- Written by webmin
There are a lot of reasons to love Duesenbergs: the amazing engineering, the breathtaking bodies, the incomparable feeling behind the wheel. But the thing that makes some of us just go nuts is the history.
I don’t mean the Fred-and-Augie history; rather, it’s the wonderful, unlikely and often conflicting stories that seem to accrete around every Duesenberg like twigs around a caddisfly larva. J315, which will come up at the Auctions America (RM) Ft. Lauderdale sale in March, hits all the buttons.
J135′s story goes back to 1932, when the Rollston “top hat” limousine coachwork on a 1930 chassis was completed for Mary Evans, part of her fleet of three. She held onto it for two years, then traded it in (!) for another long-wheelbase Rollston. The (New York) dealer couldn’t unload it, however, and sent it to Chicago, where they took a Dietrich coupe body off a Lincoln and fit it to the Duesenberg. Duesenberg’s own Donn Hogan ended up driving it around, possibly as a company car, as it was still listed as inventory when they went out of business in 1937.
When J315 last traded hands in 2006 (where Dave LaChance took the above photo), RM speculated that Harry J. Felz Motors of Chicago may have purchased it at that time; it was listed for $1,850, which for comparison would about buy a new V-8 Cadillac 60 convertible sedan or Packard 120 touring limousine. The war years are mostly obscure, but by ’44 it’s in Des Plaines, Illinois. Between 1944 and ’52, it changes hands three more times; then gets stored in Auburn for seven years, goes to California in ’62, and is sold there in 1964 and 1968.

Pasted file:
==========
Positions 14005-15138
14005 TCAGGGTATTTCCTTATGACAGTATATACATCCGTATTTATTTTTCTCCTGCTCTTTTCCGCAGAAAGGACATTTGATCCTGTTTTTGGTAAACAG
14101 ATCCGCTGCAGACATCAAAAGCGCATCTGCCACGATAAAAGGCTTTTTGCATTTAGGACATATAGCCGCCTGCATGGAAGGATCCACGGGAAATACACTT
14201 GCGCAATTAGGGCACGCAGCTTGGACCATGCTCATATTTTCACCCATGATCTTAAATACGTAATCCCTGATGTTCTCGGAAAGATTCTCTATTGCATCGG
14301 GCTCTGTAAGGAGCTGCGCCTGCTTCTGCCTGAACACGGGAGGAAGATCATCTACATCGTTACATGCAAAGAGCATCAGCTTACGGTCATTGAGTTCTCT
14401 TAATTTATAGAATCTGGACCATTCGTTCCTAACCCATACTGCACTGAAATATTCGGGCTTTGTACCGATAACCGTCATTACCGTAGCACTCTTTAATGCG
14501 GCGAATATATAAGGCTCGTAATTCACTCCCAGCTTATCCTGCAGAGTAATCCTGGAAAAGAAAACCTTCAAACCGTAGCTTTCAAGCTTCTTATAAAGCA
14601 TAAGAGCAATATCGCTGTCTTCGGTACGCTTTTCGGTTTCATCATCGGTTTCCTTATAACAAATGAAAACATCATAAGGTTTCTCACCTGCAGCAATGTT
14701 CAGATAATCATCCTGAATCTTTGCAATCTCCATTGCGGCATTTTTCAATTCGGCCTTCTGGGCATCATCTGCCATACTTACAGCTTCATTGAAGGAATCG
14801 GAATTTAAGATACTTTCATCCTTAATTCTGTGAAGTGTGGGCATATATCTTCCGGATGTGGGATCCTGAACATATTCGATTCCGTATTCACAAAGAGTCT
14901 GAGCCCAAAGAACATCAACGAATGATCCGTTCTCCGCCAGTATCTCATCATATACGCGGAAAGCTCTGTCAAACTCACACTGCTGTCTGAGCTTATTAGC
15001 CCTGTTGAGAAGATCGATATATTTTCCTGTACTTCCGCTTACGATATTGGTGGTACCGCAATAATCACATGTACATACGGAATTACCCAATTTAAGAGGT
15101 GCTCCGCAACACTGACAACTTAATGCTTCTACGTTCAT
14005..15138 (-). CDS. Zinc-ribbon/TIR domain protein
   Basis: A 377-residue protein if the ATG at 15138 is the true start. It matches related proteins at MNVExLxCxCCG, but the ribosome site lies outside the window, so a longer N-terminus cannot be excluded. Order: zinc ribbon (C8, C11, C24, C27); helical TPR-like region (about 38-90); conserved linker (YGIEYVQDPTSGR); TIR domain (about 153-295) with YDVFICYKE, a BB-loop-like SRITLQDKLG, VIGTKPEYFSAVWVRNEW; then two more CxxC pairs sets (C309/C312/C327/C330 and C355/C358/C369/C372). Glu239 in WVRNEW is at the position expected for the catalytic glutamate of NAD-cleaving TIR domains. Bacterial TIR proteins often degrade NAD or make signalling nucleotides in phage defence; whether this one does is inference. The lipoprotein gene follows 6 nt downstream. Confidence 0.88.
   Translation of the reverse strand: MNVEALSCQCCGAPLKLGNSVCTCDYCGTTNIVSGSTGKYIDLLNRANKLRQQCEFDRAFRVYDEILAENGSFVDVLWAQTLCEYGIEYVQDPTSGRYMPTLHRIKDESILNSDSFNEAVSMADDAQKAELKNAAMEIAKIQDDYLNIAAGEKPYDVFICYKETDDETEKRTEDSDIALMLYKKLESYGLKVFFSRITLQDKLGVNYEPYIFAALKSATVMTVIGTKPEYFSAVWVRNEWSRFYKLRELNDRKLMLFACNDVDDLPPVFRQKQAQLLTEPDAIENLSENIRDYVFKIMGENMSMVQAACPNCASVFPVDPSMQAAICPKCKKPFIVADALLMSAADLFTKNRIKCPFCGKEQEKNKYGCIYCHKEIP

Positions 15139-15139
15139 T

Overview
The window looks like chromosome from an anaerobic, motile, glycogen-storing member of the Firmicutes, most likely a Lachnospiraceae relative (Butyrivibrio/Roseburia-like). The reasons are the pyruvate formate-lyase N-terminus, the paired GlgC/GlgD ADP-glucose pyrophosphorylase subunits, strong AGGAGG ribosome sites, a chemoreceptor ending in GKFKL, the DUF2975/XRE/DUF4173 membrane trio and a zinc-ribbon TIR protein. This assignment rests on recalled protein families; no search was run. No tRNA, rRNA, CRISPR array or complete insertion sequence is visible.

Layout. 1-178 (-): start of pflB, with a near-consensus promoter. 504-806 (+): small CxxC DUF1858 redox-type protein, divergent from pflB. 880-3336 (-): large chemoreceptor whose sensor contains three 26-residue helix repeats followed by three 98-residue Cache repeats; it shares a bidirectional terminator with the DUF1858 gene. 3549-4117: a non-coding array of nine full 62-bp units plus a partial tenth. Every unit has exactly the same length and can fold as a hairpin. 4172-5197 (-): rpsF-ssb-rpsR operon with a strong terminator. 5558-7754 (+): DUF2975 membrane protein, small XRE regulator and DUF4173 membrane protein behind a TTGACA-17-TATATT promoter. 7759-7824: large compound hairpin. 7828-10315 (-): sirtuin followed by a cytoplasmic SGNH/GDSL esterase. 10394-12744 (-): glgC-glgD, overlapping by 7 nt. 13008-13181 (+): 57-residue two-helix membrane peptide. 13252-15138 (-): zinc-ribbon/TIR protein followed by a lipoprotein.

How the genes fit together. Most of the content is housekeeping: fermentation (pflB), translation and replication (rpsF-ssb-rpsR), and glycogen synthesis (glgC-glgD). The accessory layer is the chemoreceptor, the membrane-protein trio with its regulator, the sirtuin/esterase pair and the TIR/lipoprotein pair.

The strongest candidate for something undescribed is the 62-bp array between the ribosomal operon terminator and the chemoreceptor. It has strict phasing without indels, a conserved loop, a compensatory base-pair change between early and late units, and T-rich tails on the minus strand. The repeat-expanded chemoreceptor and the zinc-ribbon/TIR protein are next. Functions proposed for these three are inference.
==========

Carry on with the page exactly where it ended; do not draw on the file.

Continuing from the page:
Finally, in 1974, it was acquired by Harry Andrews, a California Lincoln collector. The Lincoln part is significant, because Harry removed the Dietrich body, I’m presuming for a Lincoln project. In its place, he started the process of mounting one of three Murphy dual cowl phaeton style bodies he had made. He didn’t get far at all, though, and sold it later the same year.
It stayed in the possession of that next owner for five months, when it went to the McGowans in Connecticut. They spent nine years working on it and didn’t get the Andrews body done, and off it went in 1984 to a well-known collector in West Palm Beach. Finally, thanks to Bruce Alfee in Florida, upholsterer Adolph Purich and Rick Carroll, it was completed to an AACA National First Place standard.
As I mentioned, RM sold it in 2006, at Amelia Island to John O’Quinn for $370,000, plus $33,000 commission. The ACD club’s Chris Summers says the Andrews body is “very, very good,” and it was in near-concours condition when sold. But it is a Seventies body, not a Thirties body. It also has the side pipes of a supercharged car, but is naturally aspirated.
This is a seriously appealing car and it is a “real” Duesenberg, one of several that have had new bodies built after the the War. That the body doesn’t come from an established coachbuilder is sufficient to knock a million dollars off the price: The estimate for March is $350,000-$450,000. I can be mighty picky about provenance and authenticity in some instances, but I love this car. Duesenbergs are never just cars; their extraordinary stories make them something closer to living beings.